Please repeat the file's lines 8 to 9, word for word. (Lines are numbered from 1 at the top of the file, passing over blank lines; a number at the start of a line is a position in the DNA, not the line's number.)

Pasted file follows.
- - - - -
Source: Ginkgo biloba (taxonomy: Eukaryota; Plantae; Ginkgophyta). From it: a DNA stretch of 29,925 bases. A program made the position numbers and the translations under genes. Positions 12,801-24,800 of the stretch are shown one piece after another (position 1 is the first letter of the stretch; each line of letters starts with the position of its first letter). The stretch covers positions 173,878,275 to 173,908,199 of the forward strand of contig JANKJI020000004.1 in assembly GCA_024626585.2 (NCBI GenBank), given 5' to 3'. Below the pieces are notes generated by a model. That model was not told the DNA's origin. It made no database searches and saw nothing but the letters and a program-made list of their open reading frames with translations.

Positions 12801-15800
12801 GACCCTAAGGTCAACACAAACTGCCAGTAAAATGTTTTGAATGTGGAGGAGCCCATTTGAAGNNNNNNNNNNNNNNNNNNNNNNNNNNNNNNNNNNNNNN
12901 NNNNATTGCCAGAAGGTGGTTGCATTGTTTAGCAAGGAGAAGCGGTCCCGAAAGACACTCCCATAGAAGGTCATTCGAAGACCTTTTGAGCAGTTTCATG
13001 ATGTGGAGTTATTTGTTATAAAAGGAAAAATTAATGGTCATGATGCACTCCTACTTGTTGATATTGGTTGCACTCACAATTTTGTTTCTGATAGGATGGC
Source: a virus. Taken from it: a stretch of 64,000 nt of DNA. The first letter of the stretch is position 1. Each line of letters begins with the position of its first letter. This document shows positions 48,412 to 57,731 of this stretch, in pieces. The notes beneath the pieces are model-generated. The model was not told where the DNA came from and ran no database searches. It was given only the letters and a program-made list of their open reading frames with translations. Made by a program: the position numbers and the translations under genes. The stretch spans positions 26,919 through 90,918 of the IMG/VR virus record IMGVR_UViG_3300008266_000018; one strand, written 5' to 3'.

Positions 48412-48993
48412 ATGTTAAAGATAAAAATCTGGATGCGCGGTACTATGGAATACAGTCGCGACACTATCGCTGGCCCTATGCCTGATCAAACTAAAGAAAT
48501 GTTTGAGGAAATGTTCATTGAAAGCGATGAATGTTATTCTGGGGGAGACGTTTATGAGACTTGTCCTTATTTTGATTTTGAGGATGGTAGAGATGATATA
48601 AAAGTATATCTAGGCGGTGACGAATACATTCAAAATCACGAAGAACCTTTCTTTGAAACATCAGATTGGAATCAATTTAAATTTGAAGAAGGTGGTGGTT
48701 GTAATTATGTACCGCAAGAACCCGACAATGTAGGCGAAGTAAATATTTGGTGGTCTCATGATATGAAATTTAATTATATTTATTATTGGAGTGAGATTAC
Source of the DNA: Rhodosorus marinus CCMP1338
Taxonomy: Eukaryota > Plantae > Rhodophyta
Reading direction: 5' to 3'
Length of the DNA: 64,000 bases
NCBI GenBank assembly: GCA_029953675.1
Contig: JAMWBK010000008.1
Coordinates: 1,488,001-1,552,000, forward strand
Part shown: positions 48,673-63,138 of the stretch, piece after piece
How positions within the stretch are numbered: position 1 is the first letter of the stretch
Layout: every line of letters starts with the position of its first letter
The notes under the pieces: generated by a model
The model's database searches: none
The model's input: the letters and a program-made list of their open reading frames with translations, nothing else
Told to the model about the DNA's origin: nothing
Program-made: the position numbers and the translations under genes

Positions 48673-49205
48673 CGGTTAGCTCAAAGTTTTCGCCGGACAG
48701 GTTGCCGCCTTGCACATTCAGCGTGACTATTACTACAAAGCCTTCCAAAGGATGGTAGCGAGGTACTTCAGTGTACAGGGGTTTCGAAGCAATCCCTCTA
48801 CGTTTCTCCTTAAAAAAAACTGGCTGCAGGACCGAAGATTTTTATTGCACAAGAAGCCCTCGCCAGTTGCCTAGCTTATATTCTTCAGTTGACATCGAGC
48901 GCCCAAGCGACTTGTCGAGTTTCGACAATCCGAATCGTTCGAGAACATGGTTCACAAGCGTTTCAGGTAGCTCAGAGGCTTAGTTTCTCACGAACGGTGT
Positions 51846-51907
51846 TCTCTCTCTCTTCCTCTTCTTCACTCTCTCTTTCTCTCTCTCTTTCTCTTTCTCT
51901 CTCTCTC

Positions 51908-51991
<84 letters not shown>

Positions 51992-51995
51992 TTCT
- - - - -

48412 ATGTTAAAGATAAAAATCTGGATGCGCGGTACTATGGAATACAGTCGCGACACTATCGCTGGCCCTATGCCTGATCAAACTAAAGAAAT
48501 GTTTGAGGAAATGTTCATTGAAAGCGATGAATGTTATTCTGGGGGAGACGTTTATGAGACTTGTCCTTATTTTGATTTTGAGGATGGTAGAGATGATATA